The final difference is that my original M700 was chambered to .264 Winchester Magnum. This is of historical significance because Winchester’s .264, introduced in 1958, was the cock of the walk in the late ’50s and early ’60s. Warren Page (longtime shooting editor at Field & Stream), among others, had long touted a fast 7mm. The 7×61 Sharpe and Hart had a following, as did Roy Weatherby’s 7mm Weatherby Magnum. Page apparently convinced Remington’s chief engineer, Mike Walker, and he and his team created the 7mm Remington Magnum and introduced it along with the new rifle.
The rest we know. The 7mm Remington Magnum is more versatile than Winchester’s .264 (I like the .264, but facts are facts), and it wasn’t as overbore capacity so performed much better in a standard 24-inch barrel. Apparently, the public quickly grasped this, because the .264 fell off quickly and has never recovered, while the 7mm Remington Magnum went on to become the world’s most popular belted magnum. With all the newer 7mms, some faster, some shorter and fatter, some unbelted, Remington’s Big 7 isn’t as popular today as it has been for most of the last 50 years, but it remains a world standard hunting load and undoubtedly had much to do with the success of the Model 700.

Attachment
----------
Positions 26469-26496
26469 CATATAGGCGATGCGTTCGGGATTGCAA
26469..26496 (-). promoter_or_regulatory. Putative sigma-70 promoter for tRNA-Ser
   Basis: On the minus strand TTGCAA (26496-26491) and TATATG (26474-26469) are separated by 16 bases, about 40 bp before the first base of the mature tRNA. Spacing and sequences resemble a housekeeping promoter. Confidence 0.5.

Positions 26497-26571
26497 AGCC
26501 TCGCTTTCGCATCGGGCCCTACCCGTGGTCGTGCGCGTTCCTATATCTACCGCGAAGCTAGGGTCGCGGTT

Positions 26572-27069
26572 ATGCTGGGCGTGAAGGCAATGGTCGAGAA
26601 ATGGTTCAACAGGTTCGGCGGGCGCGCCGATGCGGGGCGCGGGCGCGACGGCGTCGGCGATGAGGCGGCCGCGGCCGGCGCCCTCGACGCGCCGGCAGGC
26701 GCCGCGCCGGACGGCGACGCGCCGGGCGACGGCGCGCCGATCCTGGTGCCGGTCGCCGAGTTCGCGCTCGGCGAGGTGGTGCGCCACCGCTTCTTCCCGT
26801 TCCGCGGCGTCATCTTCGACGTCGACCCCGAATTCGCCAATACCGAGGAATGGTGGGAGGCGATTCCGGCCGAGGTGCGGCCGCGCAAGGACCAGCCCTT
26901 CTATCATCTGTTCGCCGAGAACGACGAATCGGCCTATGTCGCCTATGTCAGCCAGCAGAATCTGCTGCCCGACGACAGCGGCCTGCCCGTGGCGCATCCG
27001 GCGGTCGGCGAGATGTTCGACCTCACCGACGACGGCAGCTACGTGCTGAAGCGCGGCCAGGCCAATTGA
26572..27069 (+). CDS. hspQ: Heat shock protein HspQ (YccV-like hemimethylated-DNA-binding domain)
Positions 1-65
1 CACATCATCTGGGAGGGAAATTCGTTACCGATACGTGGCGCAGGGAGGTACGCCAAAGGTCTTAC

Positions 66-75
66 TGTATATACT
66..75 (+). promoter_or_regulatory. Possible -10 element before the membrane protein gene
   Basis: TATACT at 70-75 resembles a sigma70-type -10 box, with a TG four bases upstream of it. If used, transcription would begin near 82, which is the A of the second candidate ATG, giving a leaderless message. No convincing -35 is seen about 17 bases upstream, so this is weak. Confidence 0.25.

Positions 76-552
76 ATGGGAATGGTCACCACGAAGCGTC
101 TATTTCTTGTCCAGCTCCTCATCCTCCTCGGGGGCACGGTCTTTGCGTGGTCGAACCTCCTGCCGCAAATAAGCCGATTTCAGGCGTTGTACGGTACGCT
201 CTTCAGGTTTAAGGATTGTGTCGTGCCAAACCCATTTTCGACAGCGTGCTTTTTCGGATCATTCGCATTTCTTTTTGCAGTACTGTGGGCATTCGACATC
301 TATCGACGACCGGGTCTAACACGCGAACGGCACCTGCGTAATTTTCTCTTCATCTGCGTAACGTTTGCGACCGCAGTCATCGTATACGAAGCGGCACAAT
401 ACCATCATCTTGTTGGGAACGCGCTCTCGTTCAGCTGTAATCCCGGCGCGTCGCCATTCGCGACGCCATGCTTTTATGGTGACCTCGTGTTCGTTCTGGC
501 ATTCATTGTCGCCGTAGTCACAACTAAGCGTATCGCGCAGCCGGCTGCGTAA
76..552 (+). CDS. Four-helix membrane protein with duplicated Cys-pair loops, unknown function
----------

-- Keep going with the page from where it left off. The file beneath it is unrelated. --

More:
But in 1965, teenaged Boddington didn’t know any better. The .264’s star was still shining, and the 7mm Remington Magnum’s was just starting to rise. I did a lot of my early hunting with that BDL .264, and Dad had it restocked in a particularly beautiful piece of walnut that Jack Pohl at Bishop’s had been hanging on to. I thought that rifle was magic, and in my hands it darn near was. I lost it—along with everything else—in a 1980 burglary. The real shame is that, although I’ve searched, I can find no useable photo of that rifle from my pre-writing days.
- Final groups with the 50th Anniversary Model 700 were extremely consistent at about three-fourths inch with Hornady Superformance 162-grain SST ammo.
Three Rings of Steel
The Model 700 is essentially an update of Remington’s M721/722/725 series, a postwar bolt action introduced in 1948 that was intended to be less costly than the Mauser-type rifles most common in the day. It was a push-feed action, which today is more common than controlled-round feed (not the case in 1948). This means that the bolt “pushes” the cartridge ahead of it into the chamber, rather than being picked up, trapped against the bolt face by the extractor and carried into the chamber. The extractor is a “C-clamp” on the bolt face rather than the long Mauser extractor, and the ejector is a spring-loaded plunger on the bolt face.
Although they don’t look quite as robust as the Mauser/Springfield/pre-’64 Model 70 extractors and manual ejectors, they work just fine. The biggest difference, however, is that in order to perform controlled-round feed, the bottom of the bolt face must be left open so the cartridge can rise out of the magazine and be trapped against the bolt face by the extractor. The face of the Remington bolt is completely encircled by a ring of steel (that’s one). Then there’s the butt of the barrel (that’s two), and then there’s the forward receiver ring (that’s three).